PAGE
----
This is a homemade version of the Small Soldiers Big Battle Game. Instead of the figures used in the Small Soldiers game, LEGO minifigs are used on bases made from coins. The advantage of using LEGO is that you can add accessories to your figures, such as "tag sticks", shields, "rockets", etc. This allows for better visual representation of upgrades and allows multiple upgrades per figure. Allowing for multiple upgrades and potentially more upgrade options allows for more choices during game play and allows for advanced game play if desired.
See our LEGO Capture the Flag Page for more on this wonderful game.
Starquest aka Space Crusade
See our StarQuest Page for more on StarQuest and Space Crusade - a great action packed game for younger kids and adults like. Different scenarios can be played, but all involve Space Marine squads taking on enemy in large spaceships. Rules are simple and things can get really bad really quickly for your squad with a few bad dice rolls which keeps things interesting and exciting. If you are crafty or have several sets, you can set up larger scale missions in larger ships, with more enemy and more supporting troops.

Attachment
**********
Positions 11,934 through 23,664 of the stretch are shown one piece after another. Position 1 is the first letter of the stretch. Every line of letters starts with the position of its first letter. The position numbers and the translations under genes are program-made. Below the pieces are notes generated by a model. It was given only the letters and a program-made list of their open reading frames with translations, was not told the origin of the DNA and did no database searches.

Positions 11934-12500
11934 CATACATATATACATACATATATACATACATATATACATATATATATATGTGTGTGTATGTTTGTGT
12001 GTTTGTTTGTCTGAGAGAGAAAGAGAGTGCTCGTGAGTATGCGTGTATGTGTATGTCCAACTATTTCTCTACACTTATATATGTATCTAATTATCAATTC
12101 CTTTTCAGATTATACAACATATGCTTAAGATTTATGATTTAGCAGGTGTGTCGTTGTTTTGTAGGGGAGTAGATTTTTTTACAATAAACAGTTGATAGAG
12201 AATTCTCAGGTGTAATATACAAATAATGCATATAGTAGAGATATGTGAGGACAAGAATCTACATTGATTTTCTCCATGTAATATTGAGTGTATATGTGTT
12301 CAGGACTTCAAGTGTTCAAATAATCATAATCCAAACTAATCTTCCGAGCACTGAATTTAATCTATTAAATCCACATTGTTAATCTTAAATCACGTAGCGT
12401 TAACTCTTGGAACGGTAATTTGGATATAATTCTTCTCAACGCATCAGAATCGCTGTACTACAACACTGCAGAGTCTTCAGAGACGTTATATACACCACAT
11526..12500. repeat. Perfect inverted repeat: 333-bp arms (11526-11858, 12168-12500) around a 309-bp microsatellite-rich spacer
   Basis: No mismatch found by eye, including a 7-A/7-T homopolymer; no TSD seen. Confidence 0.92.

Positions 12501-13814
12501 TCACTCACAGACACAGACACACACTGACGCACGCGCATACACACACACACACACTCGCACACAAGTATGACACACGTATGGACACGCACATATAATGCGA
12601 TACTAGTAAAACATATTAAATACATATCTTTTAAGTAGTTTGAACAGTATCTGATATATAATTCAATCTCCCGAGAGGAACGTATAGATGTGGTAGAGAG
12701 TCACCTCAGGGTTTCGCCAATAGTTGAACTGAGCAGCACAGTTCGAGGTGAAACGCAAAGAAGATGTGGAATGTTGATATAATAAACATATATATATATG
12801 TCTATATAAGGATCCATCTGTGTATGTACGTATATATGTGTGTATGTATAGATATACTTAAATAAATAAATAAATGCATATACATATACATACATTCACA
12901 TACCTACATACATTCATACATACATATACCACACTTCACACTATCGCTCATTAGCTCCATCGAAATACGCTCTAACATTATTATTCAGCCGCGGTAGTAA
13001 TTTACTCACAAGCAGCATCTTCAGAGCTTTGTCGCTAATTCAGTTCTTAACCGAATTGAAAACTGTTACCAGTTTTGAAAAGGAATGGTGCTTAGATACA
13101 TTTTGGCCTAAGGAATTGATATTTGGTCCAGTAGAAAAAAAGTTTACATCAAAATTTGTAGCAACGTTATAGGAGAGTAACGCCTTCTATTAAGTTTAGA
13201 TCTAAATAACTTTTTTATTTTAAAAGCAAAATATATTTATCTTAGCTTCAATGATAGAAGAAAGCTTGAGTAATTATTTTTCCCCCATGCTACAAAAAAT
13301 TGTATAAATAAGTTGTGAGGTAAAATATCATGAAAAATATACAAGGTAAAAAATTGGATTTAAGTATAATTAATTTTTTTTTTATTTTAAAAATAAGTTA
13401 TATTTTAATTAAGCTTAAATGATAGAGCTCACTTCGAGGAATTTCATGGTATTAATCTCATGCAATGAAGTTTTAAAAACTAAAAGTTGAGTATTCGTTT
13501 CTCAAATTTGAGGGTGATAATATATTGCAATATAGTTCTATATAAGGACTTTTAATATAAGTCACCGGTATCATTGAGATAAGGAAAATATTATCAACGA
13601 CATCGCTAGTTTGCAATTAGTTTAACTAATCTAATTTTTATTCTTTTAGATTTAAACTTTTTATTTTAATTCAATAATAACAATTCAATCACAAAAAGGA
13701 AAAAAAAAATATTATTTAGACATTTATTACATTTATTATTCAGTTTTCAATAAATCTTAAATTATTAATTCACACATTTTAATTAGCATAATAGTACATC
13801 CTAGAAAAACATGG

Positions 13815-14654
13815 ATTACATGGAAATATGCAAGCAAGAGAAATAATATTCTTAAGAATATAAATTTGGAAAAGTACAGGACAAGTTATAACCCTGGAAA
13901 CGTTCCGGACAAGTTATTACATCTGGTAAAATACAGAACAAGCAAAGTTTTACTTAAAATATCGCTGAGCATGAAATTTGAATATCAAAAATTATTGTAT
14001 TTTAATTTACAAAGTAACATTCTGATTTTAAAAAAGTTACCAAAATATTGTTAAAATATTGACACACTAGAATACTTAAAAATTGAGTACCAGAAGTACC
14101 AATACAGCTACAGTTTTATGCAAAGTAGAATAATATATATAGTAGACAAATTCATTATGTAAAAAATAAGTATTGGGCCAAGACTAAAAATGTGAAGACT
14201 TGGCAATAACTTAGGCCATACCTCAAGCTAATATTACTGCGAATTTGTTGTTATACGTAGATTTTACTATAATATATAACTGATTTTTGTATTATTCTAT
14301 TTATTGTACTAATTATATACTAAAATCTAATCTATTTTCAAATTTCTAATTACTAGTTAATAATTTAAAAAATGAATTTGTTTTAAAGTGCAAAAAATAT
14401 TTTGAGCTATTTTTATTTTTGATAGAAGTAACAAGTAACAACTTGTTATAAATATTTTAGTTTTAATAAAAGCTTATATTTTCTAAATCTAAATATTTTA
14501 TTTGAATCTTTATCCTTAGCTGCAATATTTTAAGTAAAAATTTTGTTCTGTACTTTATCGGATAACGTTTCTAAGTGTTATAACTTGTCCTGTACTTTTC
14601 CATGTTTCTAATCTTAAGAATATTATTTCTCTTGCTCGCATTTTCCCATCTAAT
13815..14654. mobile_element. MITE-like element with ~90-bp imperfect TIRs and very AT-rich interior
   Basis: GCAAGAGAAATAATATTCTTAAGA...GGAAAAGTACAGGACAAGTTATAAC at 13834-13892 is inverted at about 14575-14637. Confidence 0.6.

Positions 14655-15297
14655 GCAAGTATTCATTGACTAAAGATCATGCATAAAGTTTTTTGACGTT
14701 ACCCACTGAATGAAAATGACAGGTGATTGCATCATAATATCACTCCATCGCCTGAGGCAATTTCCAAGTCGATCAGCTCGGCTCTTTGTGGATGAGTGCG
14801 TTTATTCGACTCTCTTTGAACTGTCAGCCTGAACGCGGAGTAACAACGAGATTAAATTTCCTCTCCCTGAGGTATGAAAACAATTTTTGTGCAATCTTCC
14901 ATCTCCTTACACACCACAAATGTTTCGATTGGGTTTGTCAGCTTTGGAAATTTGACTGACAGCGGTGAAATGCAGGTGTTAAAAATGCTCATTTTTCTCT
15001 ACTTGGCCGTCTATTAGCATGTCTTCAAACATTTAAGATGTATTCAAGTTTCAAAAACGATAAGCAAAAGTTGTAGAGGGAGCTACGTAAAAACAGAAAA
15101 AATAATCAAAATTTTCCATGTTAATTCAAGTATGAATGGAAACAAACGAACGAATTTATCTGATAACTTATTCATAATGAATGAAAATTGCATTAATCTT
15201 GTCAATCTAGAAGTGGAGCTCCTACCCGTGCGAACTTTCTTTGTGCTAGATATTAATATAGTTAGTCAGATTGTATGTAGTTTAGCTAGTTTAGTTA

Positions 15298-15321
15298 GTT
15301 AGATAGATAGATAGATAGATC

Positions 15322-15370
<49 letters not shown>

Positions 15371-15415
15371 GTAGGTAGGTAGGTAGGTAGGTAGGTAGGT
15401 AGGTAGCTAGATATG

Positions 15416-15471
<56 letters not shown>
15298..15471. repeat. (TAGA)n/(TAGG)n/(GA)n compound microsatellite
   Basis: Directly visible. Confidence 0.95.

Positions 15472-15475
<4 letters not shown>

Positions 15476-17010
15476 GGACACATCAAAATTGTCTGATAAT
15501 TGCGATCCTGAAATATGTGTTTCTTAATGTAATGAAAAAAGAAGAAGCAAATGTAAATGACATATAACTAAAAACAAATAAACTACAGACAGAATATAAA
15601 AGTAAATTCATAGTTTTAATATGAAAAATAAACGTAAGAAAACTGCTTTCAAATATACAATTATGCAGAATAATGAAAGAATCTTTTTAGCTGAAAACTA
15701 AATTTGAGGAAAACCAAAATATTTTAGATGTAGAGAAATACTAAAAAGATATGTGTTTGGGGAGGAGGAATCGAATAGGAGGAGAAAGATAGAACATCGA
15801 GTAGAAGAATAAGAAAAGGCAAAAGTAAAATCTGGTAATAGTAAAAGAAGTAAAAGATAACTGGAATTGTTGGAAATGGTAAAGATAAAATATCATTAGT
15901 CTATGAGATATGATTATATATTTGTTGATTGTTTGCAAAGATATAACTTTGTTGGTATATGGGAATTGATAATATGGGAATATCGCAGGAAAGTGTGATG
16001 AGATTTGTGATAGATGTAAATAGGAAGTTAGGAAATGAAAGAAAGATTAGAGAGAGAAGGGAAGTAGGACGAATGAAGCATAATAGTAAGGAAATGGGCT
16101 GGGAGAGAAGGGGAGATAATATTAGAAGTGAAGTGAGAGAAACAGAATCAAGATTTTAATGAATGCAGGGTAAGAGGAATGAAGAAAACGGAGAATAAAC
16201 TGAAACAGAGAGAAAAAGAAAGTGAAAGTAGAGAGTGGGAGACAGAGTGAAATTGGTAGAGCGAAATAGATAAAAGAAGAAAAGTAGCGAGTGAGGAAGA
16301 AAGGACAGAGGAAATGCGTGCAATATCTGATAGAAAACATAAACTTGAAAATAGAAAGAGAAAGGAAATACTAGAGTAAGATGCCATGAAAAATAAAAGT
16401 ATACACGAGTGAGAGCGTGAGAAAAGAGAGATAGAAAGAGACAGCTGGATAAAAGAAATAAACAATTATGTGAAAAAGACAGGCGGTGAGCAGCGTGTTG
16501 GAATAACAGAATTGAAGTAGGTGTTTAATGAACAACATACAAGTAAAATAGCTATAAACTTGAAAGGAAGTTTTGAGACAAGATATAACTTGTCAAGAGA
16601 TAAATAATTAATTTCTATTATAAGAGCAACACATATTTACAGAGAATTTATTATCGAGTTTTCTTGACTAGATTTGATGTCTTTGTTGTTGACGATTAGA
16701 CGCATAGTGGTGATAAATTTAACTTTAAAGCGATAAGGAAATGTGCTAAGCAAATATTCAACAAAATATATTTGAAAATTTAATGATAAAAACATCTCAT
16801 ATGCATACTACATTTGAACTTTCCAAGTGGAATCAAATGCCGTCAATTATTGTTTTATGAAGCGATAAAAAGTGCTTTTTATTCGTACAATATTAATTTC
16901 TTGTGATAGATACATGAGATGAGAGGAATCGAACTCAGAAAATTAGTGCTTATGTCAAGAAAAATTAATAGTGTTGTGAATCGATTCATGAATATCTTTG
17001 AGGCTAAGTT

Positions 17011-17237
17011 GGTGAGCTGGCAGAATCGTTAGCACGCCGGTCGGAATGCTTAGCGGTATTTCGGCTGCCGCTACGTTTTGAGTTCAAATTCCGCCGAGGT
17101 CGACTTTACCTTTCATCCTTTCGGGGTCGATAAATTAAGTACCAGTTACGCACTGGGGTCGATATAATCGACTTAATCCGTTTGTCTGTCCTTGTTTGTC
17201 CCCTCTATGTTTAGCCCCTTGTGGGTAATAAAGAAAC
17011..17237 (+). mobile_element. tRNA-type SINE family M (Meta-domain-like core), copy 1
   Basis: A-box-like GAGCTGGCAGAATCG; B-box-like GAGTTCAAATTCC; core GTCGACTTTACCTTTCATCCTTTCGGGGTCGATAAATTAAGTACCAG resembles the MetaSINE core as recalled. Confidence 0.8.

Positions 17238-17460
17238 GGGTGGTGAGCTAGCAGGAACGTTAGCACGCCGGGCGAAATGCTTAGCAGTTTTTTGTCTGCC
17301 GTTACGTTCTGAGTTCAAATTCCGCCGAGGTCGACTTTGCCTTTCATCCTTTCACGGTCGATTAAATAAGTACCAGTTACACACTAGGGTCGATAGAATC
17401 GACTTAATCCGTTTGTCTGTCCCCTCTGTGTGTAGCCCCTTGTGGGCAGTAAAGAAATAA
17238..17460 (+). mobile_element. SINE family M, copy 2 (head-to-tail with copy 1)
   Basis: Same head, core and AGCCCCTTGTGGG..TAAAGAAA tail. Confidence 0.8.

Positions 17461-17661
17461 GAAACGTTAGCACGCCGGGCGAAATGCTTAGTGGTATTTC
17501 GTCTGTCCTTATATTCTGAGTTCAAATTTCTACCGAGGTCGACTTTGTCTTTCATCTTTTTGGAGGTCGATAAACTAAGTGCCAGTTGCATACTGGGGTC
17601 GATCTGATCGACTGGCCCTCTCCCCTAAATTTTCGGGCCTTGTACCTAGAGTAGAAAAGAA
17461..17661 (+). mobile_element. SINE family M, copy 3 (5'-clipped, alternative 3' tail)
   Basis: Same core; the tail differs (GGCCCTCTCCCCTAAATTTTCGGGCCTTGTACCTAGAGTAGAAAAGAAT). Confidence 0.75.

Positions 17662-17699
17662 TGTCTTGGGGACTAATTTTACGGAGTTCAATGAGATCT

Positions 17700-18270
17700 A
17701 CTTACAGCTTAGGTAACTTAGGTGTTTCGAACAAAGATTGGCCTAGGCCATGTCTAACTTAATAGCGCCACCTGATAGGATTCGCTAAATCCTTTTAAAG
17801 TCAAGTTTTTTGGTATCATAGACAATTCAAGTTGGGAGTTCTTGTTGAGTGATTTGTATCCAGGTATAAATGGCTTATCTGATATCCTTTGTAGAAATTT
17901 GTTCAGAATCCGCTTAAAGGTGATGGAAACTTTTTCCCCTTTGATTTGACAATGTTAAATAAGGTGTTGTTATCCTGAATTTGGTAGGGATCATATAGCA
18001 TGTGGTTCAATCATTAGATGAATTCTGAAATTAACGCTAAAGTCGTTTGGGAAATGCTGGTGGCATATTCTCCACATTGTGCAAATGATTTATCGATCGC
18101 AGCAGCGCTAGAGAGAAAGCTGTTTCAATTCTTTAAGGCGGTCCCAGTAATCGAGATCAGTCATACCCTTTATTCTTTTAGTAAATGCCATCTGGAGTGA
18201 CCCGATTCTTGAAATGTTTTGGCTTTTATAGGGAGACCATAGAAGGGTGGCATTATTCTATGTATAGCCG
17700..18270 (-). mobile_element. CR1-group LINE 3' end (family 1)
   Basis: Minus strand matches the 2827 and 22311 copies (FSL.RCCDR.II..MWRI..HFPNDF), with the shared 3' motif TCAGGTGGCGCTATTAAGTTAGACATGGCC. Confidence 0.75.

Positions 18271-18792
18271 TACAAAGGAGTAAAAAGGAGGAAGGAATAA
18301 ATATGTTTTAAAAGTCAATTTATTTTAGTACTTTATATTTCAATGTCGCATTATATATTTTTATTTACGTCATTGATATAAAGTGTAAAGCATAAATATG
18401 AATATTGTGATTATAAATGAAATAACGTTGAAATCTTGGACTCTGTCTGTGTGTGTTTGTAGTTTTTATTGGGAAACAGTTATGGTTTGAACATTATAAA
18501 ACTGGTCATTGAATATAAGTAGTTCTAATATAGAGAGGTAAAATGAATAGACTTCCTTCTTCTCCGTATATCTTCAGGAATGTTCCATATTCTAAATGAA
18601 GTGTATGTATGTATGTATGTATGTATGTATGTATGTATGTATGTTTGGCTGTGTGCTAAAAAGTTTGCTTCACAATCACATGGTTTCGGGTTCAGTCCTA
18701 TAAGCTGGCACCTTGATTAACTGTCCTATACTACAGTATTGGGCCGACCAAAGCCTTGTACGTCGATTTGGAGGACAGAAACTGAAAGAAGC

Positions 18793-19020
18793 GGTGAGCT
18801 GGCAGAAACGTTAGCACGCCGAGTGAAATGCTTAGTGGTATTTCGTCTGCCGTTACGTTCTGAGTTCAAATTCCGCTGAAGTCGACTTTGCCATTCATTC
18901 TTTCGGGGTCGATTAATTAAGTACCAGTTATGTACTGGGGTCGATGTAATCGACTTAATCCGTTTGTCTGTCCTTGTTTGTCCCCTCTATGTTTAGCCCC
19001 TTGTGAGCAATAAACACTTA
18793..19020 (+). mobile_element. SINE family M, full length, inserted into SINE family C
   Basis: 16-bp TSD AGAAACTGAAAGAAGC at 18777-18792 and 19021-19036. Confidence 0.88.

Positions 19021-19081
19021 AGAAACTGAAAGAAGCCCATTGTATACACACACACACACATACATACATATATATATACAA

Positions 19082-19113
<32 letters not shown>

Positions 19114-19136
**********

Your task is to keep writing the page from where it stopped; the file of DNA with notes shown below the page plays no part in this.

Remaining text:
Warhammer and Warhammer 40,000 Suggested Ages: 12 and up
These Games Workshop classics are still popular among many. The game is based in either a fantasy world of elves, orcs, humans and such in or a bastardized science fiction world with the same creatures with a mix of gunfire and some magic. The storyline background of Warhammer 40K is really ridiculous, but if you like the miniatures and paint schemes used to paint these over priced pieced of plastic and lead, game play can be very fun.
See our Warhammer 40,000 Page for more on Warhammer 40K.
There are actually several gaming systems based on the Star Wars world. See our Star Wars Gaming Page for more on Star Wars War Gaming.
Blood Bowl is the most popular of the battle-ballgame board/tabletop game of its kind. It simulates a gruesome version of football with lots of violence. This is a fun and sophisticated game with a cult following. This game can be played as is, but is also highly customizable.
New and used games sets are available online and from Games Workshop, but are priced for single, adult gamers and not for cheapskate, family boardgamers. Better, and often less expensive, sets can be made from scratch by enthusiasts. And, very economical sets can be made by using paper or cardboard for the board (pitch) and paper minis to represent your players.
See our Blood Bowl and all things Fantasy Football Page for more on Blood Bowl.
Kid "Friendly" Combat Games